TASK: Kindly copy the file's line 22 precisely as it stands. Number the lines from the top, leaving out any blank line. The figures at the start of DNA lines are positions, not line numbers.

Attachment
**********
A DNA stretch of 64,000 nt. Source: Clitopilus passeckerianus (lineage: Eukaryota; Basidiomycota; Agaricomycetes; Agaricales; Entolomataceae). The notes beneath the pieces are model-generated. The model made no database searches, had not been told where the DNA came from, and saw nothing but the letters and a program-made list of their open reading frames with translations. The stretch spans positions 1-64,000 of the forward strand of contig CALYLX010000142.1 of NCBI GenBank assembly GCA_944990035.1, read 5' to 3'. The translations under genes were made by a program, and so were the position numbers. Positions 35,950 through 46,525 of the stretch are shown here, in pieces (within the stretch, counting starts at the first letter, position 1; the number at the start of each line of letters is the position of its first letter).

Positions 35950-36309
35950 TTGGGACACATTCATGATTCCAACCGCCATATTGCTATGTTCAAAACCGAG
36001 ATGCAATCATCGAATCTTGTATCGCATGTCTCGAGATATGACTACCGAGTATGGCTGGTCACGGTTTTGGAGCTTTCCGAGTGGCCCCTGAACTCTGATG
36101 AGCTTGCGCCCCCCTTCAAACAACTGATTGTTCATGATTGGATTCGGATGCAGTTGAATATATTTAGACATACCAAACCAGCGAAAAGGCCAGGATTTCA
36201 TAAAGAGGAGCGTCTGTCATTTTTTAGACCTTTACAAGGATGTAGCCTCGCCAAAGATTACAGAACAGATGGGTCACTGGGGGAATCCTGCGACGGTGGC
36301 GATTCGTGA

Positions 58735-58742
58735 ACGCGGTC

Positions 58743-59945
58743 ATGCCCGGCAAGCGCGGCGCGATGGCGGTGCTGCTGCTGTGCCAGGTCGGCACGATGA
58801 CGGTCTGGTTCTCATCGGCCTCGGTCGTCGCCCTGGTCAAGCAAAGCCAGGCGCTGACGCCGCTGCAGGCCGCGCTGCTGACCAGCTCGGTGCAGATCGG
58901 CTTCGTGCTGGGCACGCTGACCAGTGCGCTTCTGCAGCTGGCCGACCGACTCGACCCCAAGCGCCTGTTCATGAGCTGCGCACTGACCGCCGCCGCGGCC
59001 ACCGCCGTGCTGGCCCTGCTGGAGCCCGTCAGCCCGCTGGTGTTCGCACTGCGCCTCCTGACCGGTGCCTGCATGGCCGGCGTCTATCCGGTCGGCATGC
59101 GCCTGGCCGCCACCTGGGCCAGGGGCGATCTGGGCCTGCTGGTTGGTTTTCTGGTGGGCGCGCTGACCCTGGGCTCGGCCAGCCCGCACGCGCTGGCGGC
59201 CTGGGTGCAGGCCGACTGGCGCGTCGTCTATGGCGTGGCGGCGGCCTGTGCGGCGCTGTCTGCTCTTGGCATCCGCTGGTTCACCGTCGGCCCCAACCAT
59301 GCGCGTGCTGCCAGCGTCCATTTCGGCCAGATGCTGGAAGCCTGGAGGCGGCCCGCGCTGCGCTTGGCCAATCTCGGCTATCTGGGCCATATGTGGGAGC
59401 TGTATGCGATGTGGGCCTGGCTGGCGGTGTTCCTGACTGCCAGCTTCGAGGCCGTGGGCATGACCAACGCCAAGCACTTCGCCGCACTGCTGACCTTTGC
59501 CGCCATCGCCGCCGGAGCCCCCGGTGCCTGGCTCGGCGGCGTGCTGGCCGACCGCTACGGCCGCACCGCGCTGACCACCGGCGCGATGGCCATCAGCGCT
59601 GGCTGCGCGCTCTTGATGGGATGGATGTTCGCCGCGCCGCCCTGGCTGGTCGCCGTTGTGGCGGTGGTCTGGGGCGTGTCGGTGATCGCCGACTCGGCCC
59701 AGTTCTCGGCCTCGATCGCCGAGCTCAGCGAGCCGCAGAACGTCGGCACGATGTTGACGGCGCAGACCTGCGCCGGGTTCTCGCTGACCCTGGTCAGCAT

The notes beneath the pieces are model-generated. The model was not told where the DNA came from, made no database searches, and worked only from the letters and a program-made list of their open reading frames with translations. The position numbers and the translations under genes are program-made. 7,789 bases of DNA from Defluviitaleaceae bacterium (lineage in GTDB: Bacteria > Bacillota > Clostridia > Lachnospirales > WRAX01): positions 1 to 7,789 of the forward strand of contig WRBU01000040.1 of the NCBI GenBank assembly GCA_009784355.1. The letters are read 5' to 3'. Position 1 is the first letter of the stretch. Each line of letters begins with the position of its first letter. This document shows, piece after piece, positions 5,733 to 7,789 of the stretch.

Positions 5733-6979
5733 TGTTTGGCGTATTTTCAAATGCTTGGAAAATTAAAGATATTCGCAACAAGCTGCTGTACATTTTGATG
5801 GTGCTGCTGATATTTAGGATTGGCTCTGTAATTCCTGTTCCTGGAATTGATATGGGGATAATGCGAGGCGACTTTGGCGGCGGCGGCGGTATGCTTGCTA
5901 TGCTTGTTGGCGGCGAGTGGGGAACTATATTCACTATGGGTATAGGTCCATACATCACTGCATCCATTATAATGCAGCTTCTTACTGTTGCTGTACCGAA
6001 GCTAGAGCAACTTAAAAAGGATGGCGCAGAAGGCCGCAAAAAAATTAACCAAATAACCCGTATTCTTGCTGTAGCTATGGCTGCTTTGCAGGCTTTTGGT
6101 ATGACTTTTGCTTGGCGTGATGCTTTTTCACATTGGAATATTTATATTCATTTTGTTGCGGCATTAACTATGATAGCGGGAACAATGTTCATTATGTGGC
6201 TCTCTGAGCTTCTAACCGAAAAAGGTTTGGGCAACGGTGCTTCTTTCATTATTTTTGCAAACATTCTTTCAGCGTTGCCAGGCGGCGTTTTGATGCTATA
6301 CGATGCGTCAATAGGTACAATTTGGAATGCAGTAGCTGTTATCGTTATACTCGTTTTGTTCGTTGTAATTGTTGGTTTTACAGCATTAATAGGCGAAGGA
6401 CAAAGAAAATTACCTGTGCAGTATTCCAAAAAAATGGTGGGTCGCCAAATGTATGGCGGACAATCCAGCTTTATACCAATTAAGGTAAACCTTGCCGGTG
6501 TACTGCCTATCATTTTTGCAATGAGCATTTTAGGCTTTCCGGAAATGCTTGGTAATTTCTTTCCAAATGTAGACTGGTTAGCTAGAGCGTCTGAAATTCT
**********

The notes beneath the pieces are model-generated. The model was not told where the DNA came from, made no database searches, and worked only from the letters and a program-made list of their open reading frames with translations. The position numbers and the translations under genes are program-made. 7,789 bases of DNA from Defluviitaleaceae bacterium (lineage in GTDB: Bacteria > Bacillota > Clostridia > Lachnospirales > WRAX01): positions 1 to 7,789 of the forward strand of contig WRBU01000040.1 of the NCBI GenBank assembly GCA_009784355.1. The letters are read 5' to 3'. Position 1 is the first letter of the stretch. Each line of letters begins with the position of its first letter. This document shows, piece after piece, positions 5,733 to 7,789 of the stretch.